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Prove max(O(f(n)), O(g(n)))=O(max(f(n), g(n))

It does make sense, but so far I don't have any idea how to actually prove it.

Any input would be appreciated.

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What is the commas meaning in O(f(n), g(n))? I only know O(f(n)). –  Micha Wiedenmann May 2 '13 at 20:00
It was my mistake. It should have been max(O(f(n), O(g(n))). –  EatEmAll May 2 '13 at 20:16

1 Answer 1

up vote 0 down vote accepted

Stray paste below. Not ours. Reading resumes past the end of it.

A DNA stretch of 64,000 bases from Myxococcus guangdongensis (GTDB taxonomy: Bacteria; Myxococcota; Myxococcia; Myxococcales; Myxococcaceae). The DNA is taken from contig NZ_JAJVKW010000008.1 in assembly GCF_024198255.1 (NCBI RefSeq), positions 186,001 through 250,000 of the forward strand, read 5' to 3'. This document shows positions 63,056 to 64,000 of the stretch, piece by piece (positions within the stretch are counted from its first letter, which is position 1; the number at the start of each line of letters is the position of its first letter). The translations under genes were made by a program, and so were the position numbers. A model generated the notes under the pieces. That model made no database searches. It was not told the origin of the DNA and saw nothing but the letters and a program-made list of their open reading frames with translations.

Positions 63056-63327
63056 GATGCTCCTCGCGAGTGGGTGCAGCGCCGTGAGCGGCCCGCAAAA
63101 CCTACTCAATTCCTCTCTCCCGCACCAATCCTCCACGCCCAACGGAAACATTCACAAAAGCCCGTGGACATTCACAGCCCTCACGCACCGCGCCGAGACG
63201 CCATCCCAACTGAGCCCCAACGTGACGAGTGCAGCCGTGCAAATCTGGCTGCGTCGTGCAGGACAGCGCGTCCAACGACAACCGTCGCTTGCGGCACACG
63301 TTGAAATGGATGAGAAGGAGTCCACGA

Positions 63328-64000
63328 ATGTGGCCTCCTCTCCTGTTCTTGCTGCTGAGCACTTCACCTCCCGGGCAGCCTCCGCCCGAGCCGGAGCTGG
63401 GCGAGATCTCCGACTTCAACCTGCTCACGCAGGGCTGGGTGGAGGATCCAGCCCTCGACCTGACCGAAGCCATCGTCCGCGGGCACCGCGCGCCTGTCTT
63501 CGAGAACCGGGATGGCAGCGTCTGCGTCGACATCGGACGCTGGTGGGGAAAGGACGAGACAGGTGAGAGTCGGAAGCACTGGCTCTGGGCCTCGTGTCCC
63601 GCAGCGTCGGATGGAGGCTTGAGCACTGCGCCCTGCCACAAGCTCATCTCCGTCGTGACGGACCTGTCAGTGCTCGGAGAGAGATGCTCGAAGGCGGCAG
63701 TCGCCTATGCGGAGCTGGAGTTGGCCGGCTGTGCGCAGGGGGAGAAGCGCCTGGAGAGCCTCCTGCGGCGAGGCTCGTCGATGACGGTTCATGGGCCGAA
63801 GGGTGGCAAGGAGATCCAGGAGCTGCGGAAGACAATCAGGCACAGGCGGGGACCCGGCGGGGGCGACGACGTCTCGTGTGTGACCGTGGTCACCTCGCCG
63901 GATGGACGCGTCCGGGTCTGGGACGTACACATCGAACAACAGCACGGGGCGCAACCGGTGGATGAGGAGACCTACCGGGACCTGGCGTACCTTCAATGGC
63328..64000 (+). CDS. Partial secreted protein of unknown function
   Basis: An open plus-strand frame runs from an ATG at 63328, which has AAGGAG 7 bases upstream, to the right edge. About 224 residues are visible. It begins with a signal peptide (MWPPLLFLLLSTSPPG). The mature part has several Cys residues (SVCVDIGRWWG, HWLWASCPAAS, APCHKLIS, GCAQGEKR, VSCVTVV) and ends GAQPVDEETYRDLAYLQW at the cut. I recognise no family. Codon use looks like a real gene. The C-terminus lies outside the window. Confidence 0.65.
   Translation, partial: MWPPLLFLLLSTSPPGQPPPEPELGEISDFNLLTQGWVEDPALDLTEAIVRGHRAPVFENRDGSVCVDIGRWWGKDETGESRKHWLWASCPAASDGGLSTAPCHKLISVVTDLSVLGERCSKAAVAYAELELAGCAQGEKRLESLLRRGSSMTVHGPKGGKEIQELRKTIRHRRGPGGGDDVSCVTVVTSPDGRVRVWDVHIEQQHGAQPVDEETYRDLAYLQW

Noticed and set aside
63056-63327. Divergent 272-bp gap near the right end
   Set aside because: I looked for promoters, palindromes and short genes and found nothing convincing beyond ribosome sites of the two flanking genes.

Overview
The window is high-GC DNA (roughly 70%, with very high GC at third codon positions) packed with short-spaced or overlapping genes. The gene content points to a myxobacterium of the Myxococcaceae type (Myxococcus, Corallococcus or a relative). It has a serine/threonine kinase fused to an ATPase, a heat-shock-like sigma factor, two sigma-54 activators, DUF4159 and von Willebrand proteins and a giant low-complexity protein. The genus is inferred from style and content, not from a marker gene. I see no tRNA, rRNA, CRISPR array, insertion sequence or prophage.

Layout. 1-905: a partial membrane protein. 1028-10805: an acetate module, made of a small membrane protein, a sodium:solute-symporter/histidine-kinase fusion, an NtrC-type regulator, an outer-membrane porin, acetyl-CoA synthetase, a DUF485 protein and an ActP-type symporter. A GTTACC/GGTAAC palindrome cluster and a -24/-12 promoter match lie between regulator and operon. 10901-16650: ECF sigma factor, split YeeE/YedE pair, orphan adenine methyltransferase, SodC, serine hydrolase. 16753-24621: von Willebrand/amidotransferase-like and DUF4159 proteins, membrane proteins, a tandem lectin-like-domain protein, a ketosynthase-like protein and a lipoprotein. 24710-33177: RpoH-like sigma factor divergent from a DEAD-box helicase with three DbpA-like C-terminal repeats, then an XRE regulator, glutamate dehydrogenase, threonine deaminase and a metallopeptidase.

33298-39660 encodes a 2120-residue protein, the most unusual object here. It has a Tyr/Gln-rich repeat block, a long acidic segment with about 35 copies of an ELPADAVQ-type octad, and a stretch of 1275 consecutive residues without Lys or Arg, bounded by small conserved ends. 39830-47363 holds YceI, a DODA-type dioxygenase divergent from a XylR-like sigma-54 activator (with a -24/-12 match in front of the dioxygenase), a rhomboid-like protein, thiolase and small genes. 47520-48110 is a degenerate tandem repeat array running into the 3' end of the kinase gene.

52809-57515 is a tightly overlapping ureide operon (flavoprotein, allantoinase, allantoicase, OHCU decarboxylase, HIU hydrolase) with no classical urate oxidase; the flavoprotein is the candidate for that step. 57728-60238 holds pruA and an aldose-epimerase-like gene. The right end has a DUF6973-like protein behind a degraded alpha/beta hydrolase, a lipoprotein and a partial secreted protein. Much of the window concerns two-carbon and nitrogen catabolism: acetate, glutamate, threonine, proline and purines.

f(n) <= max(f(n), g(n))
g(n) <= max(f(n), g(n))

max(O(f(n)), O(g(n))) <= O(max(f(n), g(n)), max(f(n), g(n))) = O(max(f(n), g(n)))

Note that the in-equalities used are not strict.

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How can you assume polynomial time without losing generality? –  Ryan M May 2 '13 at 19:23
@Ryan: Point taken –  Mahesh Velaga May 2 '13 at 19:31
Thank. Just to note that the last expression should be max(O(f(n)), O(g(n))) = O(max(f(n), g(n)) –  EatEmAll May 2 '13 at 20:08
Edited to fix the brackets as well as to make it more explicit to derive RHS from LHS –  Mahesh Velaga May 6 '13 at 21:19

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